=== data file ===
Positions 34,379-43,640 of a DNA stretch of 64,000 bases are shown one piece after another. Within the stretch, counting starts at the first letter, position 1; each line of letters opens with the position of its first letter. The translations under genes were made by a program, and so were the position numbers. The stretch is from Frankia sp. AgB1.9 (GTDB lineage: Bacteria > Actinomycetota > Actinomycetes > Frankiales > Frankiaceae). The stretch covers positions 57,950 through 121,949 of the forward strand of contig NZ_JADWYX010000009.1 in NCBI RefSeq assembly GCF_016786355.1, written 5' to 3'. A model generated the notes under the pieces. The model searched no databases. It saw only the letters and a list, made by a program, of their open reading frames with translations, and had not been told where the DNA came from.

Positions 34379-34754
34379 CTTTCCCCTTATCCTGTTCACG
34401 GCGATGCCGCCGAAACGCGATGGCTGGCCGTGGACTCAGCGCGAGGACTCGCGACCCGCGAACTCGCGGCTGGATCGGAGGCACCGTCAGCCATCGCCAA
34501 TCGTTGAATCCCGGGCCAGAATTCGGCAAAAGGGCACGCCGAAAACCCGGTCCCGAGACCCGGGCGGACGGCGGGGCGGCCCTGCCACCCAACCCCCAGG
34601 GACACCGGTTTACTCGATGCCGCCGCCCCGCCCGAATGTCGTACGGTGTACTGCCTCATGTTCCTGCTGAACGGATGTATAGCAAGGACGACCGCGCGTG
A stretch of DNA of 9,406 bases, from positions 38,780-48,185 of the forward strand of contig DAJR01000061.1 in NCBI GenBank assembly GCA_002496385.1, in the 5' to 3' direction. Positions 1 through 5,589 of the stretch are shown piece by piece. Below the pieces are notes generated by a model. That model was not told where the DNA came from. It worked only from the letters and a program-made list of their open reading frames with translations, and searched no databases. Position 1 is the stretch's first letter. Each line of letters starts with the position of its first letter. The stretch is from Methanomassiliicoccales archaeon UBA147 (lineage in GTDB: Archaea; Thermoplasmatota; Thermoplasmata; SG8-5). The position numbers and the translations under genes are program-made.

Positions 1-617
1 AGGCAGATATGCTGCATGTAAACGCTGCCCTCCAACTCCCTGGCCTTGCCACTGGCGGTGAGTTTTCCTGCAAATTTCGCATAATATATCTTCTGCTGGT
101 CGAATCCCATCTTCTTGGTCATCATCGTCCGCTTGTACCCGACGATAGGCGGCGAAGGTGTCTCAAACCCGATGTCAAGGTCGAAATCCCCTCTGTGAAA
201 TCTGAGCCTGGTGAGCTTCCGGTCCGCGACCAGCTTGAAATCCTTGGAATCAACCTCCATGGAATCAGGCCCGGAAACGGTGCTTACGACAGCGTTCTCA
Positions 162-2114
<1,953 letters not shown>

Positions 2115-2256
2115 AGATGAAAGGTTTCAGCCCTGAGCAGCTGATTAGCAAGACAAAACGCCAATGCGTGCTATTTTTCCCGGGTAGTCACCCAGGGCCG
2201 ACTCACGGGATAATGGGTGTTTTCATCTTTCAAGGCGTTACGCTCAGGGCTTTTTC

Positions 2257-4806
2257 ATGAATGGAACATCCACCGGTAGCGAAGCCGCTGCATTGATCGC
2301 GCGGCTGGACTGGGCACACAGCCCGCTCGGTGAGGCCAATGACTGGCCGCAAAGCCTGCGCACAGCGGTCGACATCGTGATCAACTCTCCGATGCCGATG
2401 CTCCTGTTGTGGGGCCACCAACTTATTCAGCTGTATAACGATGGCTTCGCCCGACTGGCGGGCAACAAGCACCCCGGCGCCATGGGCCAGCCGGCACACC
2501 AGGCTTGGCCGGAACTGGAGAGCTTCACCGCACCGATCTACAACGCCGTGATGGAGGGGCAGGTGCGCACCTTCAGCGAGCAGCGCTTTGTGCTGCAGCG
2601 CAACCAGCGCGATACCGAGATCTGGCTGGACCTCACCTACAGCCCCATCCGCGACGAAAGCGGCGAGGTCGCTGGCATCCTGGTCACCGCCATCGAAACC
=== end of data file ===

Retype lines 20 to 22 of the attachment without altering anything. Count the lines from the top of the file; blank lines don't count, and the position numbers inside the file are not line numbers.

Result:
2401 CTCCTGTTGTGGGGCCACCAACTTATTCAGCTGTATAACGATGGCTTCGCCCGACTGGCGGGCAACAAGCACCCCGGCGCCATGGGCCAGCCGGCACACC
2501 AGGCTTGGCCGGAACTGGAGAGCTTCACCGCACCGATCTACAACGCCGTGATGGAGGGGCAGGTGCGCACCTTCAGCGAGCAGCGCTTTGTGCTGCAGCG
2601 CAACCAGCGCGATACCGAGATCTGGCTGGACCTCACCTACAGCCCCATCCGCGACGAAAGCGGCGAGGTCGCTGGCATCCTGGTCACCGCCATCGAAACC